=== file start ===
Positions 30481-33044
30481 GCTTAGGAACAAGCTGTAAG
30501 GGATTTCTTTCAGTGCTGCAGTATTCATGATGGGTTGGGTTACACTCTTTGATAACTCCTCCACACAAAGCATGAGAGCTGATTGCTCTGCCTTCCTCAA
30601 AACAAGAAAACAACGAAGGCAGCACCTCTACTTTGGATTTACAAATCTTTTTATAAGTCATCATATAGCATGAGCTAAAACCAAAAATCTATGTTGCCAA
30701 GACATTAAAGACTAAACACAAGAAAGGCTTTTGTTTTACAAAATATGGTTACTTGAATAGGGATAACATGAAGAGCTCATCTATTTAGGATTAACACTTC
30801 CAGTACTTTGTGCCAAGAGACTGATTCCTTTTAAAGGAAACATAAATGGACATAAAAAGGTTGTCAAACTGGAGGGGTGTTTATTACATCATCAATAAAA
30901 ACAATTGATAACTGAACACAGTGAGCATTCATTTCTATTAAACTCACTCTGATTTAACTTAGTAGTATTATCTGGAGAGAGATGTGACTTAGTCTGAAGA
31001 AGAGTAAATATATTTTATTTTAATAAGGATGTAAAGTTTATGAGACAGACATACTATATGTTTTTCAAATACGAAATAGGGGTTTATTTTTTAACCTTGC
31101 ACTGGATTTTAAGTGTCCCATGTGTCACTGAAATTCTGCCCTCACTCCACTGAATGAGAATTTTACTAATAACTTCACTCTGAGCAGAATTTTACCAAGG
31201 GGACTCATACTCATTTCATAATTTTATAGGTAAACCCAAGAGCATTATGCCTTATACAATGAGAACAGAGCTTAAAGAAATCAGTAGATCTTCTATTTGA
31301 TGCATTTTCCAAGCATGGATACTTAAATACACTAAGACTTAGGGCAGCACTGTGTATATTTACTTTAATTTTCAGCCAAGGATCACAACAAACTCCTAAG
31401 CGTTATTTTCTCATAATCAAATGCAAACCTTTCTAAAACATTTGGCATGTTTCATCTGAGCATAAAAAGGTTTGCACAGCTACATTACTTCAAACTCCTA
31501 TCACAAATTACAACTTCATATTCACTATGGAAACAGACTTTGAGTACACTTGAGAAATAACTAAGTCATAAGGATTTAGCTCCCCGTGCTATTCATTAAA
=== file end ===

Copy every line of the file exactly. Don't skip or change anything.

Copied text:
Positions 30481-33044
30481 GCTTAGGAACAAGCTGTAAG
30501 GGATTTCTTTCAGTGCTGCAGTATTCATGATGGGTTGGGTTACACTCTTTGATAACTCCTCCACACAAAGCATGAGAGCTGATTGCTCTGCCTTCCTCAA
30601 AACAAGAAAACAACGAAGGCAGCACCTCTACTTTGGATTTACAAATCTTTTTATAAGTCATCATATAGCATGAGCTAAAACCAAAAATCTATGTTGCCAA
30701 GACATTAAAGACTAAACACAAGAAAGGCTTTTGTTTTACAAAATATGGTTACTTGAATAGGGATAACATGAAGAGCTCATCTATTTAGGATTAACACTTC
30801 CAGTACTTTGTGCCAAGAGACTGATTCCTTTTAAAGGAAACATAAATGGACATAAAAAGGTTGTCAAACTGGAGGGGTGTTTATTACATCATCAATAAAA
30901 ACAATTGATAACTGAACACAGTGAGCATTCATTTCTATTAAACTCACTCTGATTTAACTTAGTAGTATTATCTGGAGAGAGATGTGACTTAGTCTGAAGA
31001 AGAGTAAATATATTTTATTTTAATAAGGATGTAAAGTTTATGAGACAGACATACTATATGTTTTTCAAATACGAAATAGGGGTTTATTTTTTAACCTTGC
31101 ACTGGATTTTAAGTGTCCCATGTGTCACTGAAATTCTGCCCTCACTCCACTGAATGAGAATTTTACTAATAACTTCACTCTGAGCAGAATTTTACCAAGG
31201 GGACTCATACTCATTTCATAATTTTATAGGTAAACCCAAGAGCATTATGCCTTATACAATGAGAACAGAGCTTAAAGAAATCAGTAGATCTTCTATTTGA
31301 TGCATTTTCCAAGCATGGATACTTAAATACACTAAGACTTAGGGCAGCACTGTGTATATTTACTTTAATTTTCAGCCAAGGATCACAACAAACTCCTAAG
31401 CGTTATTTTCTCATAATCAAATGCAAACCTTTCTAAAACATTTGGCATGTTTCATCTGAGCATAAAAAGGTTTGCACAGCTACATTACTTCAAACTCCTA
31501 TCACAAATTACAACTTCATATTCACTATGGAAACAGACTTTGAGTACACTTGAGAAATAACTAAGTCATAAGGATTTAGCTCCCCGTGCTATTCATTAAA